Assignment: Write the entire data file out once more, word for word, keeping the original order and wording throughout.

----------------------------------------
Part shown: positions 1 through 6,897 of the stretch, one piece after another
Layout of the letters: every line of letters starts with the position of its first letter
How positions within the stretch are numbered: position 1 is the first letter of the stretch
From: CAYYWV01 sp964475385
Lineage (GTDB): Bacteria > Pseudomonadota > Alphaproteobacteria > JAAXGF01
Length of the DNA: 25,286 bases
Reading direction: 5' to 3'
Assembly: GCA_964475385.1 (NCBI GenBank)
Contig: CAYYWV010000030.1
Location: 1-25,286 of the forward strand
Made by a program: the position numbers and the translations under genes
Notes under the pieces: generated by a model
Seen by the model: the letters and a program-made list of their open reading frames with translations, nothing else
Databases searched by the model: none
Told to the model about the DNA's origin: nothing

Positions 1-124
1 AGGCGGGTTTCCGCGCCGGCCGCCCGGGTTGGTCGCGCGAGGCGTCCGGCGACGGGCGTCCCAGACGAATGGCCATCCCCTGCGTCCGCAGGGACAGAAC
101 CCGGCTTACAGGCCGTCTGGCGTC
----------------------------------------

Part shown: positions 1 through 6,897 of the stretch, one piece after another
Layout of the letters: every line of letters starts with the position of its first letter
How positions within the stretch are numbered: position 1 is the first letter of the stretch
From: CAYYWV01 sp964475385
Lineage (GTDB): Bacteria > Pseudomonadota > Alphaproteobacteria > JAAXGF01
Length of the DNA: 25,286 bases
Reading direction: 5' to 3'
Assembly: GCA_964475385.1 (NCBI GenBank)
Contig: CAYYWV010000030.1
Location: 1-25,286 of the forward strand
Made by a program: the position numbers and the translations under genes
Notes under the pieces: generated by a model
Seen by the model: the letters and a program-made list of their open reading frames with translations, nothing else
Databases searched by the model: none
Told to the model about the DNA's origin: nothing

Positions 1-124
1 AGGCGGGTTTCCGCGCCGGCCGCCCGGGTTGGTCGCGCGAGGCGTCCGGCGACGGGCGTCCCAGACGAATGGCCATCCCCTGCGTCCGCAGGGACAGAAC
101 CCGGCTTACAGGCCGTCTGGCGTC